In 2022, Make God’s Word Your Priority

In 2022, Make God’s Word Your Priority by J. LEE GRADY for Charisma News

How many copies of the Bible do you own? I have a shelf in my home office with different translations that I use for personal study. I’ll admit it’s easier to access these versions online, using the Blue Letter Bible or the YouVersion app, but I still prefer to hold a physical Bible in my hand when I read.

Whether you prefer to do Bible study using your phone, computer or tablet, or with a physical copy made of paper and ink, I hope you’ll make more time for God’s Word in 2022. Whenever I need motivation to prioritize the Bible in my life, I think about the price that was paid so we could have the Scriptures. Consider history:

– Christians in the first century only had portions of the New Testament, written on parchment or animal skins. God’s Word was read publicly in church meetings because the Scriptures were rare and many people were illiterate. Nobody had Bibles sitting on nightstands. What we call “books” didn’t even appear until around A.D. 320.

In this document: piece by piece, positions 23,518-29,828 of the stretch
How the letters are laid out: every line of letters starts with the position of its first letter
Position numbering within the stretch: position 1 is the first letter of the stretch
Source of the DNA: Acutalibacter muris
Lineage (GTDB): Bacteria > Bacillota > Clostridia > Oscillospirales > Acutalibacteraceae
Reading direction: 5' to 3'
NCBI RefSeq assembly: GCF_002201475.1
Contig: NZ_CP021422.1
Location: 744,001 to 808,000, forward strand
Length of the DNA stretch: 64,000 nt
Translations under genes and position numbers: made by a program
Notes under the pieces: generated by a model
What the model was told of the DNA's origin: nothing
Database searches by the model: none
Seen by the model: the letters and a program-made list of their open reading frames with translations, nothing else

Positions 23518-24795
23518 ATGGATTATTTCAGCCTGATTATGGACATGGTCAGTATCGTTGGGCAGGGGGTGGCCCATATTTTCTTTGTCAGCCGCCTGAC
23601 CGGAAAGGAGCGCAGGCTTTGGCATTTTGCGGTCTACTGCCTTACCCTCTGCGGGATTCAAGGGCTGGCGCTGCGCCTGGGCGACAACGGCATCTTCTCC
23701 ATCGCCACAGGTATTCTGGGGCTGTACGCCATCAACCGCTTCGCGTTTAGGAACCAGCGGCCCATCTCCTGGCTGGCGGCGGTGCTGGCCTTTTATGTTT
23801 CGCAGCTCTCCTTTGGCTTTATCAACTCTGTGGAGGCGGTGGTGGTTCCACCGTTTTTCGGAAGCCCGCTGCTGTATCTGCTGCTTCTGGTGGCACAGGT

– In A.D. 405, a man named Jerome finished translating the New Testament into Latin (it took him 23 years), but copies of this Latin Vulgate Bible were only circulated among church leaders. By A.D. 600, the New Testament had been translated into eight languages. But common people didn’t own them.

– During the Middle Ages, monks were viewed as the guardians of the Bible and they made meticulous, hand-written copies of the Scriptures. But these were very expensive so they were kept only in churches or monasteries. In fact, priests taught that ordinary people shouldn’t study the Bible for themselves. Then in 1229, a church council ruled that only priests could own Bibles.

– Finally, John Wycliffe made the first English translation of the Bible in 1384. He risked his life when he declared: “Every Christian ought to study this book because it is the whole truth!” After Wycliffe died from a stroke in 1384, church officials declared that anyone who translated the Bible into the language of the common people was a heretic. Church leaders even exhumed Wycliffe’s body from his grave and burned it to send a strong message that they would not tolerate such “crimes” as Bible translation. The English Bible went underground for 130 years.

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